Strong leadership is important, even among grazing animals, says Dick Ryan of Spring Creek Farms, Lodi, WI.

Ryan, with sons Kory and Shane, annually runs 1,000-1,500 stocker animals in an intensive rotational grazing setup. Identifying, training and placing leader animals in grazing groups is an integral part of their work routine throughout the year.

“A good leader calf keeps the rest of the group doing what it's supposed to be doing — eating grass, drinking water and moving from one pasture to another in a calm, quiet manner,” explains Ryan.

For the most part, the Ryans select potential leader animals as new loads of cattle are delivered to their farms. Occasionally, though, they'll spot prospects on visits to other farms or herds.

“We look for animals that display dominance,” says Ryan. “They're the ones that are always out front. They want to be first at the feed bunk or water tank. When the herd is being moved, they want to be the first ones in the next pasture.”

Leader animals should also be very people-friendly. If an operation makes use of stock dogs (the Ryans have border collies), the leader cattle should be canine-friendly as well.

“A good leader calf instinctively responds to what you want it to do,” says Ryan.

At Spring Creek, leader candidates are worked for about a half-hour per day over an eight- or nine-month period.

“We start out by hand feeding them and just spending time with them,” says Ryan. “Next, we let them start working with the dogs. It's mostly a matter of getting them used to how you want things done.”

About one out of four of the animals initially identified becomes a leader calf. Leaders are placed with a grazing group of 50-500 animals. Typically, leaders are a year or so old when placed. The Ryans aim to have one leader animal for every 100-150 head.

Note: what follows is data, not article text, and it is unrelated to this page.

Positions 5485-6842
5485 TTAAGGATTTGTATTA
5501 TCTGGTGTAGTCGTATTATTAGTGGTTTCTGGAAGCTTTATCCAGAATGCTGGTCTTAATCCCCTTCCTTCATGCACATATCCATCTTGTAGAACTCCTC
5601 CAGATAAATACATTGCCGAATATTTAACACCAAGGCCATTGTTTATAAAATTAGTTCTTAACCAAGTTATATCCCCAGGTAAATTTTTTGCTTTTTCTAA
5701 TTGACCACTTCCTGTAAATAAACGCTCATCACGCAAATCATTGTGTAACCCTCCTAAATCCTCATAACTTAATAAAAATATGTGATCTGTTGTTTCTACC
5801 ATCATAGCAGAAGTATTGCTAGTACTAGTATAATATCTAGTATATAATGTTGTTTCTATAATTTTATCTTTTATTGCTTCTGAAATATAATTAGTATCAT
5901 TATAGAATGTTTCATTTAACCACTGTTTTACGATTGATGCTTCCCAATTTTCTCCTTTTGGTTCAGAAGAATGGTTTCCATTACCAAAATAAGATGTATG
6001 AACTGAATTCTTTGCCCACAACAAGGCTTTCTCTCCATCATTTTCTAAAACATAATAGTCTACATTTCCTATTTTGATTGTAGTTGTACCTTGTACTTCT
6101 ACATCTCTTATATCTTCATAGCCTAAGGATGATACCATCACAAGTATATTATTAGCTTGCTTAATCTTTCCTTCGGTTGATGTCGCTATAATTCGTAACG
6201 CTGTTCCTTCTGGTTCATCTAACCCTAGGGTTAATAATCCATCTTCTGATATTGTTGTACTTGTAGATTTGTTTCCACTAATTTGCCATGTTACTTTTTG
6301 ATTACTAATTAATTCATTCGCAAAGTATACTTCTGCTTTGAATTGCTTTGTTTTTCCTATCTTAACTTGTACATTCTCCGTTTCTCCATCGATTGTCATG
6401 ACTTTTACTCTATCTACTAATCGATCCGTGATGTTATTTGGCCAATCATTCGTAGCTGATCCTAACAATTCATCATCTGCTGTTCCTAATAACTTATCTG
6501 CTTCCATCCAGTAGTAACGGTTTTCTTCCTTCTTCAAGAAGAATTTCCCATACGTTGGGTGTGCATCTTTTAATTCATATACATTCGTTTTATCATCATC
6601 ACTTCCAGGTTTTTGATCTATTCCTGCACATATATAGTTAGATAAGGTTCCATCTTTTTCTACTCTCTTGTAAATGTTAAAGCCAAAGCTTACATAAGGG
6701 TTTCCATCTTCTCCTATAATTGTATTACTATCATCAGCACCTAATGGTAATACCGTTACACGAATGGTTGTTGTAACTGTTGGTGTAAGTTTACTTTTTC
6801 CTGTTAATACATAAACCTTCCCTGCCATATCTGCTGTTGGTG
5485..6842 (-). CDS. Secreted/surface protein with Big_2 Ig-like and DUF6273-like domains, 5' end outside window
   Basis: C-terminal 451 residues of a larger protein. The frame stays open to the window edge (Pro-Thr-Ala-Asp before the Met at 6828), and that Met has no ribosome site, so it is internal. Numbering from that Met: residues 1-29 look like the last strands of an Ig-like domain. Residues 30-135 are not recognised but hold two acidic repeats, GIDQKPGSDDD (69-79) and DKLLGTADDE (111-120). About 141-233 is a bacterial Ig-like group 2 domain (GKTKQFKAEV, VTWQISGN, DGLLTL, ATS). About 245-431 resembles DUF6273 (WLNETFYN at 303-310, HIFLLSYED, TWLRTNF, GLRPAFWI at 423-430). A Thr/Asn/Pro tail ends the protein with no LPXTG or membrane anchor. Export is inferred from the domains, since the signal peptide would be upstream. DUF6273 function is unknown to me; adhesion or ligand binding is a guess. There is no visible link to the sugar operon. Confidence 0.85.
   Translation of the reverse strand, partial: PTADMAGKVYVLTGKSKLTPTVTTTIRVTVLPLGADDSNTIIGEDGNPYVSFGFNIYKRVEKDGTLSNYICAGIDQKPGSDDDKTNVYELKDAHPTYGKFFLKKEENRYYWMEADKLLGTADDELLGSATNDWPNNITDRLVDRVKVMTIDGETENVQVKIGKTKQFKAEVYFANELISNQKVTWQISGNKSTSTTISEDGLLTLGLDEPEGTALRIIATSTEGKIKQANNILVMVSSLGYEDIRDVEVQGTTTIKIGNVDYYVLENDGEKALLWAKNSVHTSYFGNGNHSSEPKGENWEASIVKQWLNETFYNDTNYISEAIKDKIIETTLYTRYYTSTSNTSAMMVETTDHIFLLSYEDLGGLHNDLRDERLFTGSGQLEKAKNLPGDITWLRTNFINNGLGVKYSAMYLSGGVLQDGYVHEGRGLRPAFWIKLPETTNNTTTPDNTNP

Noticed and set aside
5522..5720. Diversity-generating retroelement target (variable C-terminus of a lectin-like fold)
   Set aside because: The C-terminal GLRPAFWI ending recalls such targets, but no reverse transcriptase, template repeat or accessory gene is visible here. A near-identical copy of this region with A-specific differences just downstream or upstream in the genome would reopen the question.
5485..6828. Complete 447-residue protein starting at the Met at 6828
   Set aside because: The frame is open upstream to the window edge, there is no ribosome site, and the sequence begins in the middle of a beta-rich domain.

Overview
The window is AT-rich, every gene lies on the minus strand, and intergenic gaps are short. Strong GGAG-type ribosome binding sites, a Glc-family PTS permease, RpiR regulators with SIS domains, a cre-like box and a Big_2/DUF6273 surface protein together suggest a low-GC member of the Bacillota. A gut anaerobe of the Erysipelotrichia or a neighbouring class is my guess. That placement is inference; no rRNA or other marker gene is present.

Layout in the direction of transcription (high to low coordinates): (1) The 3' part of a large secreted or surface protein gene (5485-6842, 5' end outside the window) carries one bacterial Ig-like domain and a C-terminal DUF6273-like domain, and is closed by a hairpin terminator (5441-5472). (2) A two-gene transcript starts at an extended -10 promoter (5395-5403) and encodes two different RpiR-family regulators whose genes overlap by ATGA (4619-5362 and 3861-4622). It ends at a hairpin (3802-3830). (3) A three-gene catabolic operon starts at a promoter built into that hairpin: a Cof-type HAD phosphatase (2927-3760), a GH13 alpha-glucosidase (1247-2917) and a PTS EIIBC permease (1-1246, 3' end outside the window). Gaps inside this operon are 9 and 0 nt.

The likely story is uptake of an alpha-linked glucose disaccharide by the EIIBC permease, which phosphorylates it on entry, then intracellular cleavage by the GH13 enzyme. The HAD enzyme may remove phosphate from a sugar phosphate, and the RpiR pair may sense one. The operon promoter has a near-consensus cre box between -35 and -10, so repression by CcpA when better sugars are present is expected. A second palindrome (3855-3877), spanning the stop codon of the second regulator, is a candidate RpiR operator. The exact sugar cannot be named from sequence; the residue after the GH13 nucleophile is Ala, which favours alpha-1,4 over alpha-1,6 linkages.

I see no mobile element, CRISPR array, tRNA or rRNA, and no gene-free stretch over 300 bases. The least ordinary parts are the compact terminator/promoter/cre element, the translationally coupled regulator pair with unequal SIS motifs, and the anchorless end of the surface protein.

“We've had as many as nine leaders in a group. But even then, it usually boils down to one or two top guys,” says Ryan.

Once placed with a group, the lead animal's primary job is to be calm.

“He (or she) basically takes charge,” Ryan explains. “If you pick the right animal and train it right, the others in the group get the idea that, as long as they're around it, everything is going to be okay. If it heads for the far end of a pasture, they move with it. If it heads for the water tank, they follow.”

Individual leader animals usually stay with the Ryans for several successive grazing seasons. Six years has been the longest stint for a single animal at Spring Creek. That's a big plus in a rotational grazing system. A leader familiar with the pasture system can bring a herd to a new paddock with little fuss or disturbance.

“When you get a really good one, you don't want to give it up.”

The payback from leader animals in a beef or dairy grazing herd? Good ones can reduce labor requirements. Calm cattle generate fewer “fence challenges” and require less work when moved from pasture to pasture.

Also, a major challenge when working with beef stockers is to get them into a daily routine as quickly as possible. With a good leader, newcomers don't spend energy jockeying for social status within the herd. The energy can instead be directed toward weight gain.

The bottom line, says Ryan, is that a group of calm, well-led cattle will outgain a nervous, disorganized group.

“Some experts estimate that easily spooked calves will gain a quarter of a pound less per day than calm animals. I think the difference is probably greater than that. Over the course of a year, it adds up.”